Here we show you how to revert your system back to a previously created restore point. It’s a crucial step when you need to undo changes that have caused system instability or other issues. By selecting a specific restore point that predates the problem, you can restore your system to a state where everything was functioning smoothly, thereby resolving any recent software-related issues.

  1. Search for “Create a restore point” and click on the result
     
    Windows 11 - Open Create a Restore Point
  2. In “System Properties”, switch to “System Protection” and click “System Restore”
     
    Windows 11 - Create a Restore Point - System Protection - System Restore
  3. Click “Next”
     
    Windows 11 - System Restore - Next
  4. Select the the restore point and click on “Scan for affected programs”
     
    Windows 11 - System Restore - Restore Point - Scan
  5. Wait for the scan to finish
     
    Windows 11 - System Restore - Restore Point - Scanning
  6. Review the affected programs report
     
    The “Scan for affected programs” report in Windows System Restore is a valuable tool that provides insights into how restoring to a particular point will impact the programs and drivers on your system. When you select a restore point and use this option, Windows generates a report detailing two key aspects:
     

    Programs and Drivers that will be Deleted: This section lists any programs, applications, and drivers that were installed after the chosen restore point was created. Restoring to this point will remove these installations from your system. It’s crucial to review this list to understand which recently installed software or drivers will no longer be available after the restoration.
     
    Programs and Drivers that might be Restored: This includes programs and drivers that were uninstalled after the restore point was created. If these programs or drivers were causing issues, their restoration might resolve these problems. However, it’s equally important to be aware that this process might reintroduce software that you had intentionally removed.
     
    Windows 11 - Settings - System - System Protection - Restore - Scan

  7. Click next to start the restore process
     
    Windows 11 - System Restore - Next
  8. Confirm the restore point
     
    Windows 11 - System Restore - Next - Confirm
  9. Confirm the final warning message with “Yes”
     

    The system starts reverting to the state captured at the chosen restore point. This involves rolling back system files, settings, registry entries, and installed programs/drivers to their status at that point in time. During this process, your computer becomes temporarily unusable. The system may restart several times, and you’ll typically see a progress screen indicating that the restoration is in process.
     
    Windows 11 - System Restore - Next - Confirm

How to Undo a System Restore in Windows 11

A system restore in Windows 11 essentially takes your computer back in time to a previous state. Sometimes, a restore might lead to the loss of critical applications or fail to resolve the existing problem. In such cases, undoing a system restore becomes necessary. In our other guide, we show you how to revert a recovered system restore point on Windows 11 itself or before booting into your system.How to Undo a System Restore in Windows 11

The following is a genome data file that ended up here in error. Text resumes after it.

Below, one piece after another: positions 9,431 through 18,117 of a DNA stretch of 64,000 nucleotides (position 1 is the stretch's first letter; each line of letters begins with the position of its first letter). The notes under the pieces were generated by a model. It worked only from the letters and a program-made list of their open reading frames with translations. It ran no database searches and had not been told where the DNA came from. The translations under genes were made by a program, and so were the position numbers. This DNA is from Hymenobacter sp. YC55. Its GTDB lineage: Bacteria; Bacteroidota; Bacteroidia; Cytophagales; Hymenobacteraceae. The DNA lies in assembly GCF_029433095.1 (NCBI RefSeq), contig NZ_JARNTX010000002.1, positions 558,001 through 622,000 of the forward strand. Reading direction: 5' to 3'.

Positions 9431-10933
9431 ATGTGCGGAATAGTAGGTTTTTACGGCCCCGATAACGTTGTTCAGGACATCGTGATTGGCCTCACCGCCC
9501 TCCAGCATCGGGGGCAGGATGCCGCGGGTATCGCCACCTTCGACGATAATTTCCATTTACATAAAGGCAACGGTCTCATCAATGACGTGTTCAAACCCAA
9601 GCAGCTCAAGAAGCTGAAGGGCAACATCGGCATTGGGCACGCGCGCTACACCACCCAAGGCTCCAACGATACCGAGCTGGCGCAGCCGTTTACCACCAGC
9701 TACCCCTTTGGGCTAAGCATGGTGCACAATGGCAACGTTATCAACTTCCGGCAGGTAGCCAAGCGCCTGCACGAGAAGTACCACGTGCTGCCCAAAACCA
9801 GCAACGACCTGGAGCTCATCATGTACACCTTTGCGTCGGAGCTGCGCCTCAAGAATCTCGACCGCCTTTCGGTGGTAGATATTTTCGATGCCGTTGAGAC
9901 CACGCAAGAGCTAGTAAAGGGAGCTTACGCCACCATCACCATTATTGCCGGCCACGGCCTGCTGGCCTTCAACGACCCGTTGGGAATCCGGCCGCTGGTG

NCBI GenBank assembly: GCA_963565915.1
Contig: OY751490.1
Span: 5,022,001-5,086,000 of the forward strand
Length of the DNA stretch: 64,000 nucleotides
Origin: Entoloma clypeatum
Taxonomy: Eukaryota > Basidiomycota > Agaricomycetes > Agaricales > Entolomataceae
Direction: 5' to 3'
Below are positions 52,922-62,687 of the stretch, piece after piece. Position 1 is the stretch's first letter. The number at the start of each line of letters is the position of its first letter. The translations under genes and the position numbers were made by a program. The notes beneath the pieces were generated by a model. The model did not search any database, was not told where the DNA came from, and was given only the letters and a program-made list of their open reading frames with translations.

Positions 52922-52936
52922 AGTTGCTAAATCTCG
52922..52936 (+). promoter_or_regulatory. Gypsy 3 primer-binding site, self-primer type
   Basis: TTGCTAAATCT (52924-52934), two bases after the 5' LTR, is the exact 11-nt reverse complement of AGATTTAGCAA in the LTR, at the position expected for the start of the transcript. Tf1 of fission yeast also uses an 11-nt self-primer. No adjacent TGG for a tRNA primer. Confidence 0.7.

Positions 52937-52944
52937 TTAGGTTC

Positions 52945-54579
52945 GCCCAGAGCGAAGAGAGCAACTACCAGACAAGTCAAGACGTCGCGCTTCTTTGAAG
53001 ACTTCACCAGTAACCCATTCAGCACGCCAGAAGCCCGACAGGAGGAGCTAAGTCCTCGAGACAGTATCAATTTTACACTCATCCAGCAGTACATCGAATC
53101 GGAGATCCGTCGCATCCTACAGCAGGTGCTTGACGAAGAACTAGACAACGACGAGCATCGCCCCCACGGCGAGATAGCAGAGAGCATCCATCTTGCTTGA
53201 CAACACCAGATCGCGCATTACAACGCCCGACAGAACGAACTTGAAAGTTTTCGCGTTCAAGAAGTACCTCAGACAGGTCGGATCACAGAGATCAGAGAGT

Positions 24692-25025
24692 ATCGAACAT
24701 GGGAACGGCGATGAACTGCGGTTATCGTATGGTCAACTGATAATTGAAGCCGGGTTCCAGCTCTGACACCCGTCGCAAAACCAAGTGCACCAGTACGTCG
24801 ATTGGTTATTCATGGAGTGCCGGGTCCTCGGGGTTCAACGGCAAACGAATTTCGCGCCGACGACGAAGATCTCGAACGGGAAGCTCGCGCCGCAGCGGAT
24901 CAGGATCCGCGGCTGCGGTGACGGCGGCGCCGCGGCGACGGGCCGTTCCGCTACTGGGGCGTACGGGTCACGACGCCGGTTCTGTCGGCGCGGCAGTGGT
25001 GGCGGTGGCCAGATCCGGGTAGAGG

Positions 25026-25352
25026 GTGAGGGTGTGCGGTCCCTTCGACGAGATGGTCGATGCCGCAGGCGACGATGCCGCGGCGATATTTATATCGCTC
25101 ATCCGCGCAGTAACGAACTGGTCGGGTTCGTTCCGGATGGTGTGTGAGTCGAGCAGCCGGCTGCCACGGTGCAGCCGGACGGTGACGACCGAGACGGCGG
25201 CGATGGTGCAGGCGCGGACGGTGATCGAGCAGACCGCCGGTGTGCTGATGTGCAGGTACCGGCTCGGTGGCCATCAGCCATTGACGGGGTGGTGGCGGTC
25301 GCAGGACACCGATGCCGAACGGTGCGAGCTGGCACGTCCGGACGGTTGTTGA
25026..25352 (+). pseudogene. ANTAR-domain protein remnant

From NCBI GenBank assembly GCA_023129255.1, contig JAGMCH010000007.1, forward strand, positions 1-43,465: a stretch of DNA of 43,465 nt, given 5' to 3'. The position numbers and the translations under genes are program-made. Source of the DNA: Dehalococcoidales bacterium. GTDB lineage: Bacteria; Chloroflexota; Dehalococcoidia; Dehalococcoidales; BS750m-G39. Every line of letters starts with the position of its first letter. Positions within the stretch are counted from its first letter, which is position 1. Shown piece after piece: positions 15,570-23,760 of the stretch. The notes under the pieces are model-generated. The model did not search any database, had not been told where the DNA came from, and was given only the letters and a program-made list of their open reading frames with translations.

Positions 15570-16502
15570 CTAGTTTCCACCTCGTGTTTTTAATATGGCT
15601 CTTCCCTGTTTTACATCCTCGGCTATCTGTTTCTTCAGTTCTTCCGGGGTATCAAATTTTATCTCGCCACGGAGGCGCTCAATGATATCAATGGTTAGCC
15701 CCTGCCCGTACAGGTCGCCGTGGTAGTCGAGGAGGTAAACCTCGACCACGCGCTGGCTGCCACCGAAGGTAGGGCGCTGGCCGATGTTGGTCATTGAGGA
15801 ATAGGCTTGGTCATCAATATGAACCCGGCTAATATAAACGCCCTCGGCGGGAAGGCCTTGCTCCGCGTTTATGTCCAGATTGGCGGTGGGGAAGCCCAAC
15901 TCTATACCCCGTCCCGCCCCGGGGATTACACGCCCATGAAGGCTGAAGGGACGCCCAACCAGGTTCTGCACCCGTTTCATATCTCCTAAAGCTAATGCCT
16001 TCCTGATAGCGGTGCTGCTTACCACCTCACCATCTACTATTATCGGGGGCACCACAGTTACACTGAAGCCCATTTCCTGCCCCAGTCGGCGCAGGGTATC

How to Load and Use System Restore at Boot From Advanced Startup Options

You usually can access and use System Restore from the Advanced Startup Options when you cannot boot into Windows 11 normally. This method is vital for situations where system issues prevent regular startup, allowing you to still access System Restore and revert your system to a working state. It’s a critical recovery tool for troubleshooting and resolving more severe system problems that hinder normal operation.

  1. Boot into Windows Recovery Environment (WinRE) an select “Troubleshoot”
     
    You can load the Windows Recovery Environment (WinRE) via these methods:
     
    Windows 11 Settings:
    Go to “System”“Recovery”“Advanced Startup” and click “Restart now”.
     
    Click on Power Button in the Start menu and select “Restart” while holding the “SHIFT” key.
     
    Windows 11 - Advanced Startup - Troubleshot
  2. Select “Advanced options”
     
    Windows 11 - Advanced Startup - Troubleshoot - Advanced Options
  3. Select “System Restore”
     
    Windows 11 - Advanced Startup - Troubleshoot - System Restore
  4. Click “Next”
     
    Windows 11 - Advanced Startup - Troubleshoot - System Restore - Next
  5. Select the the restore point to use and click on “Scan for affected programs”
     
    Windows 11 - Advanced Startup - Troubleshoot - System Restore - Scan Restore Point
  6. Review the affected programs report
     
    The “Scan for affected programs” report in Windows System Restore is a valuable tool that provides insights into how restoring to a particular point will impact the programs and drivers on your system. When you select a restore point and use this option, Windows generates a report detailing two key aspects:
     

    Programs and Drivers that will be Deleted: This section lists any programs, applications, and drivers that were installed after the chosen restore point was created. Restoring to this point will remove these installations from your system. It’s crucial to review this list to understand which recently installed software or drivers will no longer be available after the restoration.